Igd9: I broke down your questions and hopefully answered them sufficiently. Let me know if there's anything else you need. Thanks

1) Igd9 said: "I then open another browser, type in my router's external IP address (that I found at portforward.com), but the rovio interface doesn't come up--I just see the status page of the router.  What am I not doing right?"

1) jj reply: Make sure you have your router's external administration access page turned off. Linksys routers have the ability to be configured from the WAN. You do not want this. This is not only somewhat insecure, but also typically eats up either port 80 or port 8080. You may be able to change the port the router listens on, but I would just simply remove it. Also, for other people reading this post, many ISPs block port 80 and/or port 8080. I would use a different random port like 5543 or something. Some ISPs also block HTTP in general which in that case, you're in trouble. You would have to setup a VPN on your router and connect to it before you did anything. That's a whole other posting.

2) Igd9 said: "Next, I went into the network settings of rovio to change the 80 port to 8080, but when I clicked "update," it said that I need to enter an IP address.  So, does that mean I need to click the "manually" button so that I can enter an IP address?"

2) jj reply: Yes, click "manually" and enter in the INTERNAL IP you assigned to your Rovio. You do not want your Rovio on DHCP as it will change, and your Port Forwarding rules will stop working. Your DHCP range probably starts at 100, so pick a number that is something like 192.168.X.55 or something. X, is your network address (probably 0, 1 or 100).

3) Igd9 said: "If so, which one do I put in: the rovio IP, the router internal IP, or the router external IP?  Whichever IP I put in, it then asks for a subnet mask number--what's that?"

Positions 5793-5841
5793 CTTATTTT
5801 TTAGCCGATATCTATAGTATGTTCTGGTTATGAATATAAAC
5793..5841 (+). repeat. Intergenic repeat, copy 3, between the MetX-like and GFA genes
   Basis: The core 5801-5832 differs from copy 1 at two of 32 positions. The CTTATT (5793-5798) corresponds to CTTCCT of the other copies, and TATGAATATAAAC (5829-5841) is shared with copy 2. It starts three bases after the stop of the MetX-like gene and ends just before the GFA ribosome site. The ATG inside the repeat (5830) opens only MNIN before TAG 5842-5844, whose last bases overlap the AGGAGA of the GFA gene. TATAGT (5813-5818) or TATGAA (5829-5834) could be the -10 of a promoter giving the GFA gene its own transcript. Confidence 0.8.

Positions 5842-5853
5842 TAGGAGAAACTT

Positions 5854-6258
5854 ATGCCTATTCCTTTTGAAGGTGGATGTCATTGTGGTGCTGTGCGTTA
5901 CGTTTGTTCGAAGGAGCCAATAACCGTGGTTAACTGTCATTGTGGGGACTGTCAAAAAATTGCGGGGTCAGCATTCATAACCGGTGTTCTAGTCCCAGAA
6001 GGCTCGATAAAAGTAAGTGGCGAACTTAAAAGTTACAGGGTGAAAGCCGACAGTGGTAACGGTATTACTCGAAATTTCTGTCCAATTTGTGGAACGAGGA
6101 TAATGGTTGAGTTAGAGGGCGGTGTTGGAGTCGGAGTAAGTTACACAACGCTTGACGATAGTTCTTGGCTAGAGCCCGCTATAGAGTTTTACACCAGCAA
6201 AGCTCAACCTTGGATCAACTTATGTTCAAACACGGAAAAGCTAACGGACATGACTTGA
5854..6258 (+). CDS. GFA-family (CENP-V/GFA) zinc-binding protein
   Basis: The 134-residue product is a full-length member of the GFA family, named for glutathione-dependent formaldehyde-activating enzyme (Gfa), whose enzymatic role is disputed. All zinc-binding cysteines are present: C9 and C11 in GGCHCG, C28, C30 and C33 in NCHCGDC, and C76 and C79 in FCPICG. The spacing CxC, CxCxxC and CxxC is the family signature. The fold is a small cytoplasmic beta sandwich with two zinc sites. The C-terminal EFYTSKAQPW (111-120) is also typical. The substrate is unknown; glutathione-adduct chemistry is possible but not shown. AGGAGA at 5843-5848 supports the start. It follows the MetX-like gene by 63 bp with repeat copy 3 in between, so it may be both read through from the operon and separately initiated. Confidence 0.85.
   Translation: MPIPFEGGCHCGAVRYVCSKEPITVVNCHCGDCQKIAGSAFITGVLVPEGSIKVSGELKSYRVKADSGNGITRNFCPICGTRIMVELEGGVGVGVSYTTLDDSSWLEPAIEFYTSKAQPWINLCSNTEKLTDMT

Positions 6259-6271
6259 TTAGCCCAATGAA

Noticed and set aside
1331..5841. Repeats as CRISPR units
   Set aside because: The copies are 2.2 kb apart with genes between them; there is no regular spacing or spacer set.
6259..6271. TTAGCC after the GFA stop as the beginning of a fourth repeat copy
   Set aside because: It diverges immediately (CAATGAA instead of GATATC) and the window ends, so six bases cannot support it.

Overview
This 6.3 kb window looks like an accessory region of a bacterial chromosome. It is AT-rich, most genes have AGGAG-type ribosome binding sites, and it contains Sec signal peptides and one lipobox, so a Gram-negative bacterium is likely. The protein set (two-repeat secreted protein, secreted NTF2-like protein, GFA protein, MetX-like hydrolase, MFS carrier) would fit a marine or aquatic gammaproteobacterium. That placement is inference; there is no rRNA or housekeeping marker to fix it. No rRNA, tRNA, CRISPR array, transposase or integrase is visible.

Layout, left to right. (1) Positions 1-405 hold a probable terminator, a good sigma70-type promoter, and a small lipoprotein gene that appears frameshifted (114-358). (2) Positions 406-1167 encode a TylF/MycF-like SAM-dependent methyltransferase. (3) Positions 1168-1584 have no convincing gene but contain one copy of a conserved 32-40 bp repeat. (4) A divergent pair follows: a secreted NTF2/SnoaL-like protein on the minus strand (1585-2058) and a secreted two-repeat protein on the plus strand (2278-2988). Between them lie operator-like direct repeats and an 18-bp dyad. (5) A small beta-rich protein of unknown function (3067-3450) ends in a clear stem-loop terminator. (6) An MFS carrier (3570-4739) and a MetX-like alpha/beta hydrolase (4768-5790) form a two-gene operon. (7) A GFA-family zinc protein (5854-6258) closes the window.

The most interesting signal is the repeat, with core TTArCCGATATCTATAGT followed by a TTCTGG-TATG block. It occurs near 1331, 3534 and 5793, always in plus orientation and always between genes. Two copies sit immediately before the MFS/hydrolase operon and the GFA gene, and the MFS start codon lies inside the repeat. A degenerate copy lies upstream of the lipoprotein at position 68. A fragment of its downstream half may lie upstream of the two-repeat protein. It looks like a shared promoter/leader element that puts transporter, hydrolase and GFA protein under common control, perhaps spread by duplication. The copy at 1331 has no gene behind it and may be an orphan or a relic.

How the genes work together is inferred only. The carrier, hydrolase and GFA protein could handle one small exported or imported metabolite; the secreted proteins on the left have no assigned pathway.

3) jj reply: You need to put in the static ip as I mentioned in #2. If your internal network is 192.168.1.X then assign your Rovio and IP of 192.168.1.55. You do not want to use the router's external IP. The subnet mask is typically 255.255.255.0.

jj
jj's picture

I did mention VLANs in my original post (hence the wink ;) ). But, I removed it before you replied, because I thought it was way too complicated for most users.

 The best way is to get two WAN IPs from your ISP as it is fairly easy for anyone to setup as long as they have the extra hardware. I don't think you have to pay your ISP for two **DHCP** addresses? Maybe some ISPs require you, but Charter (my ISP) used to be fine with multiple DHCP addresses. I'm on a large /23 subnet on the public side.

Yes, if I can get DD-WRT to have multiple WLANs, I will definately post it. I am not sure if you would need multiple WAN IPs or not for that. I've seen some pretty crazy stuff with open-source firewalls. pfSense, for example, can do it.

lgd9
lgd9's picture

Thanks Sp Ed and JJ.  I kept the port at 80 and put the required info in both the port range forward and in the UPnP forward screens and it worked.  I'm not sure which one worked but I can access rovio through my external IP now, so I'm a happy camper.  Now if I can just get the email photo thing to work.  I have a gmail, yahoo, and gmx account and none of them seem to work.

 Thanks again for all the info.  This has been a most helpful thread. 

coverthawk
coverthawk's picture

I have a basic question:

How do I assign a permanent IP address to the Rovio instead of using DHCP? Are there settings in the router (Linksys WRT54G) that would need to be modified in addition to the Rovio configuration itself?

Thank you in advance,
coverthawk

Rudolph
Rudolph's picture

coverthawk said:
I have a basic question:
How do I assign a permanent IP address to the Rovio instead of using DHCP? Are there settings in the router (Linksys WRT54G) that would need to be modified in addition to the Rovio configuration itself?
Thank you in advance,
coverthawk

I didn't have to change anything in my wrt54g to make Rovio a static IP. Just pick the number you want to use and set it in Rovio's Network tab (along with the default gateway and others). I just picked an IP number outside the range of available DHCP numbers for mine.

jj
jj's picture

coverthawk said: ...Are there settings in the router (Linksys WRT54G) that would need to be modified in addition to the Rovio configuration itself?

Absolutely. Whatever you assign your Rovio, you would need to set in your Port Forwarding as well. Most users have this as a network:

Network: 192.168.1.0
Subnet: 255.255.25.0
Gateway: 192.168.1.1
DHCP Range: 192.168.1.100 - 192.168.1.150

So if you picked any number from 1-99 and 151-254 you would be good.